Dolls play an important role in Black History month, and they are a study in themselves. Entire museums and collections are devoted to them, as are many books and articles. For example, author Myla Perkins’ Black Dolls, an Identification and Value Guide Book, Volumes I and II are collectors’ items in themselves. Also interesting is Pam and Polly Judd’s photo study Asian and African Costumed Dolls.
‘Who won Second Place in Omaha?’ is a photo study in black and white of the amazing collection put together by a gifted African American art teacher and doll collector, Lenon Hoyte, formerly Aunt Len’s Doll Museum, Harlem. Photos of her collection were featured in Life’s 1970 Christmas Issue.
Debbie Garrett is one of the nation’s leading authorities on the art of Black doll collecting and she authored a two part series for us last year on the “Art of Collecting Black Dolls”. We invite you to go enjoy part 1 and part 2 from her series for a review of her fascinating look at black history.
The Philadelphia Doll Museum specializes in Black Dolls, and a festival devoted to them is the Festival of Black Dolls held at the Oakland African American Museum and Library. Rare 19th-century wooden examples were sometimes carved by slaves. Below is a fantastic virtual tour of the Philadelphia Doll Museum. They discuss the importance of black dolls in our culture and curators show us the exhibits on display.
Ancient African dolls and idols are national treasures. Particularly interesting are ancient iron dolls from the ironworkers of Benin and examples from Burkina Faso. Related to them are magnificent African masks; one inspired Picasso and the Cubists. Dolls from the Caribbean are important cultural objects.
Black cloth dolls from the US are considered to be museum quality artifacts. Black Beecher-type dolls are in the realm of folk art. Jumeau, Bru, Steiner, Shoneau and Hoffmeister, Armand Marseilles, UNIS, S.F.B.J and other makers all created dolls in brown or black bisque. Folk dolls from the south made of pecans and other nuts are coveted by many collectors, too. Gambina dolls of New Orleans made portraits of Marie LeVeau and other important local figures.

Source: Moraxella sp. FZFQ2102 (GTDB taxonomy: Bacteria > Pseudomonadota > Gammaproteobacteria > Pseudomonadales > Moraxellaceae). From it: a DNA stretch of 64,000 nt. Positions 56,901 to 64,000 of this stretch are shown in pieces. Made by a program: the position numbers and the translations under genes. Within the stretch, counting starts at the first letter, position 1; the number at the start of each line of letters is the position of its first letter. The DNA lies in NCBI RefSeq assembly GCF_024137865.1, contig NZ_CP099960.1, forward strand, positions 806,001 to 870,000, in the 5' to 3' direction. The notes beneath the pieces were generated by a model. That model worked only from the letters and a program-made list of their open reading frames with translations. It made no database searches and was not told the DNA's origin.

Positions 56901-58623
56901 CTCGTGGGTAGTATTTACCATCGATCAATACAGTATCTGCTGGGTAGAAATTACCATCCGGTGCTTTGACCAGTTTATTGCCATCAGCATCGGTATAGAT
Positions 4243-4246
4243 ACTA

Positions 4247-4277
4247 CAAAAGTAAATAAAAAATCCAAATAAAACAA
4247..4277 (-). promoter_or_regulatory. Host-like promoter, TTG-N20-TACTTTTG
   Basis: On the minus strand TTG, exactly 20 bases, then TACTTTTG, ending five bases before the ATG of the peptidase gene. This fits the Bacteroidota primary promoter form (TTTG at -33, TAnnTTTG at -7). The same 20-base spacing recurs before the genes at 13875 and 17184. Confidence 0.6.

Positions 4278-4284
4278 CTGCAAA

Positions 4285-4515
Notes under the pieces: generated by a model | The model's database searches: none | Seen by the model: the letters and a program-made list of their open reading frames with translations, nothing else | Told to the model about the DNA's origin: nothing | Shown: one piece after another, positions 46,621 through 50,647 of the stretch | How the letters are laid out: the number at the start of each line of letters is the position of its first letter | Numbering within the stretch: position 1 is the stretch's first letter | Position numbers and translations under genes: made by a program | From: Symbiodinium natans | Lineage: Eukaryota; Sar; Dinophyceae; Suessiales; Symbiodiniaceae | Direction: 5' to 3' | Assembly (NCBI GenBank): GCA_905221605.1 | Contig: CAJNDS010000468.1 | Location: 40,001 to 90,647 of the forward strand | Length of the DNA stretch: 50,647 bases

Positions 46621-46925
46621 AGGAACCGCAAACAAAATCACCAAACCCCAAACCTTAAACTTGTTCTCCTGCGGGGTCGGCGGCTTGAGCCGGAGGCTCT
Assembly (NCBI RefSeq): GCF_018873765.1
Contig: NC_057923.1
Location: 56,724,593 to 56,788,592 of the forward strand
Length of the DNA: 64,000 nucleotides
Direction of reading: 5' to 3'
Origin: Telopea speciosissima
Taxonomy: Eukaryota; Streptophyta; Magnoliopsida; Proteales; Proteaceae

Leo Moss, with his tearful “Lillian”, is a doll making institution, (read a wonderful blog about Leo Moss dolls here) as is artist Floyd Bell. There are also paper dolls, souvenir dolls, Georgian wooden dolls, artist dolls, wax dolls, Alexanders, the 60s and 70s hard plastic and vinyl dolls, and many more to choose from.
Black dolls play a crucial role in American and World history as works of art and cultural artifacts.
About the author: Ellen Tsagaris has collected dolls since she was three years old. She has made dolls, priced dolls, repaired, dressed, and studied dolls. She has set up at craft shows and presented papers on dolls and their history at the Midwest Modern Language Association. She is the author of several articles on dolls that have appeared in Doll Reader, National Doll World, Doll Designs, International Doll World, Hope and Glory, Doll News, Adventures, and The Western Doll Collector. She is the author of two books about dolls, Bibliography of Doll and Toy Sources and With Love from Tin Lizzie; A History of Metal Heads, Metal Dolls, Mechanical Dolls, and Automatons. An active blogger, she features two blogs about dolls, Dr. E’s Doll Museum, and Doll Museum. She lectures on dolls for various organizations and has displayed part of her collection in museums.
“Dolls are among the oldest cultural artifacts, and perhaps are the oldest toys. My passion for dolls began when I was a toddler, and it has never stopped. Explore the wonderful world of all things ‘doll’ with me.”
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